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Dated and rather superficially plotted
on 22 February 2012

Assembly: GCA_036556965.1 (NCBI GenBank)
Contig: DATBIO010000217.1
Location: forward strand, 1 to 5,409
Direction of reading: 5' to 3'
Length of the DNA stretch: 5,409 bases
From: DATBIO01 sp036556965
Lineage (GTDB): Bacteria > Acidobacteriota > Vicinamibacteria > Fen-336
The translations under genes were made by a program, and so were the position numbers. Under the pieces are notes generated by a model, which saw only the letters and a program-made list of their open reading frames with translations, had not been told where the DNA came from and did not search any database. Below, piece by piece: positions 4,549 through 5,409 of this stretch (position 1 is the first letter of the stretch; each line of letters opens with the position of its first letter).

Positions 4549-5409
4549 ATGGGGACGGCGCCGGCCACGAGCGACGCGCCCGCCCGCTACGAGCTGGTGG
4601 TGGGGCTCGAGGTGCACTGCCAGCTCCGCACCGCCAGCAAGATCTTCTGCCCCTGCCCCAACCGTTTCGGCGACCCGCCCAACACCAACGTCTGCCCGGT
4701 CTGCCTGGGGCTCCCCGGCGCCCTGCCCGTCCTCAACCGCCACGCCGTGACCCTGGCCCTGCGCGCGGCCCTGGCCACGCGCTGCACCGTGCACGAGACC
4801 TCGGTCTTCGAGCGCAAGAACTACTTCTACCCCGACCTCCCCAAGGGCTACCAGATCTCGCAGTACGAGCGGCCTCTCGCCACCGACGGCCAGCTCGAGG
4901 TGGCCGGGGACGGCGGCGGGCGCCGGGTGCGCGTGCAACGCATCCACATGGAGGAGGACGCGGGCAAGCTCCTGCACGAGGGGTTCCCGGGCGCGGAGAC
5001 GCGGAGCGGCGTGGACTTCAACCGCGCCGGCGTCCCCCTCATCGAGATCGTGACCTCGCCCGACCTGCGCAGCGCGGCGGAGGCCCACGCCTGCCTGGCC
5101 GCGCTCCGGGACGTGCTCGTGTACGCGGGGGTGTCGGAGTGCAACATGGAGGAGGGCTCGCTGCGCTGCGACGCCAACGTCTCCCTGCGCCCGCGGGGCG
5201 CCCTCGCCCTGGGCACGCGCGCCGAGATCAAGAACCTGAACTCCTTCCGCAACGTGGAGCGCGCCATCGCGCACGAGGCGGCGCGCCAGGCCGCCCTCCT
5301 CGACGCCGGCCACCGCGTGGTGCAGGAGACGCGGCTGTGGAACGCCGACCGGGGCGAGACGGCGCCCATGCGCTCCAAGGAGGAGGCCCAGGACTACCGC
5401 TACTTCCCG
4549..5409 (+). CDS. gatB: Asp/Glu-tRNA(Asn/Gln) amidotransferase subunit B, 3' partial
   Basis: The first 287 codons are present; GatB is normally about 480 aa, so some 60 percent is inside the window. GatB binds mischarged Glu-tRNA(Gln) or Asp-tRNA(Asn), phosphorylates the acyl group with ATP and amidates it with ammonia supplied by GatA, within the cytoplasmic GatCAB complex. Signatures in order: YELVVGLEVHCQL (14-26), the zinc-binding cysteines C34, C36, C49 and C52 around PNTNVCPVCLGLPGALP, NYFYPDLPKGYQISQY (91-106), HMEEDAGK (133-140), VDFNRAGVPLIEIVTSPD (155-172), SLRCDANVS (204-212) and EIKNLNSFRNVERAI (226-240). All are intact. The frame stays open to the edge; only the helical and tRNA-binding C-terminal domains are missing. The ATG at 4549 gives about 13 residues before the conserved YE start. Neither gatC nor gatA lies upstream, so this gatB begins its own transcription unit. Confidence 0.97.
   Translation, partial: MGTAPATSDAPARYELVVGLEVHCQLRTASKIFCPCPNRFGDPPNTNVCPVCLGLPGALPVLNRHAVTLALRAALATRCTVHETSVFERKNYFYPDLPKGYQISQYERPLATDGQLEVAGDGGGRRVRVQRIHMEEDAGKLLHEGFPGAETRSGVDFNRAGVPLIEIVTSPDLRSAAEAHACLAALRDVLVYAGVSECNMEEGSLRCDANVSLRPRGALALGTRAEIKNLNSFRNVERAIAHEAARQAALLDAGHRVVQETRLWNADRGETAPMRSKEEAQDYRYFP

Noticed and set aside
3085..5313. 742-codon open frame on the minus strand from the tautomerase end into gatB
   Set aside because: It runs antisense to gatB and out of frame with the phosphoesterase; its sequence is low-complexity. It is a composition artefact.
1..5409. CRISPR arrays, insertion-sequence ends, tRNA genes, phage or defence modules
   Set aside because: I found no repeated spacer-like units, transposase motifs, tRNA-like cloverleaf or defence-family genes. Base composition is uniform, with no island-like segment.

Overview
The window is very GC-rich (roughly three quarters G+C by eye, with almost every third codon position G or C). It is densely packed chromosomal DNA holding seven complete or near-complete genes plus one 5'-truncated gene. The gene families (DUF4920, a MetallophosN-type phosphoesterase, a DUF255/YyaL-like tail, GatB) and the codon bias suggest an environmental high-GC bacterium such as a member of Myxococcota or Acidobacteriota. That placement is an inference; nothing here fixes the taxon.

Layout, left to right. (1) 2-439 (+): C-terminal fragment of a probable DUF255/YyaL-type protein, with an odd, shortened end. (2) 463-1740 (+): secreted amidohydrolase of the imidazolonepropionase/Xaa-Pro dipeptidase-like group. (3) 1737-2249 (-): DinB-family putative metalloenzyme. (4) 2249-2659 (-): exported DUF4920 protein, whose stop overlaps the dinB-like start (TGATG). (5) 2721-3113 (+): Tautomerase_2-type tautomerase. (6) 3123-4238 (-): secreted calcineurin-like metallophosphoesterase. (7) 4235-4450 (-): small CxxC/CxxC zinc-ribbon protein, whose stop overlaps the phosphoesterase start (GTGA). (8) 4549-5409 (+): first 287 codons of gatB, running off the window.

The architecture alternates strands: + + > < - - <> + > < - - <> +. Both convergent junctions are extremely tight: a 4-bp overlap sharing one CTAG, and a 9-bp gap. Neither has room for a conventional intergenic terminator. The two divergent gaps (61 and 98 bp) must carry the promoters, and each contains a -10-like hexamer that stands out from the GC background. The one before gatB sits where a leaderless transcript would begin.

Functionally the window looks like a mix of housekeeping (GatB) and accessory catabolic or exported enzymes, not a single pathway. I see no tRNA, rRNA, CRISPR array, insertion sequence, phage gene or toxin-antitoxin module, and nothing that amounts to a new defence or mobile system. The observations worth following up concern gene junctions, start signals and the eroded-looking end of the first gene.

My main conclusion on having read this set of four books is that SF really has advanced a long way since they were first written. I was surprised on investigating to find that the last book was published as late as 1970: I would have guessed it twenty years older. The stories have plenty of "adventures" in the form of fights, escapes and plans, but there is no depth to any of it; nor is there any overall plot other than Adam Reith's endeavours to leave the alien planet and get back to Earth. Reith and his local companions Traz and Ancho form a carefully balanced but rather static triad: Reith is good at plans and at beating people up, Traz is intuitive and understands the wilderness, Ancho is at home in Tschai's version of civilisation. The world in which Reith finds himself is pretty awful--humans are enslaved and deceived in huge numbers--but he doesn't distinguish himself morally: the first book ends with the slaughter of an entire alien city's population, and throughout the series murder and robbery are crucial tools in all his schemes. To me the most interesting sections are those dealing with the gangster Aila Woudiver in books III and IV: he is Vance's best character, constantly flattering others and harping on his own pitiful condition, while behind the protagonists' backs manoeuvring them into profitable games of his own. Women in the story seem there only to get captured and be rescued, or as what in Dungeons and Dragons would be called "non-player characters": hotel-keepers and the like. I gather from the Wikipedia that the series was originally commissioned as juvenile fiction, and I think it might have been more suited to that market.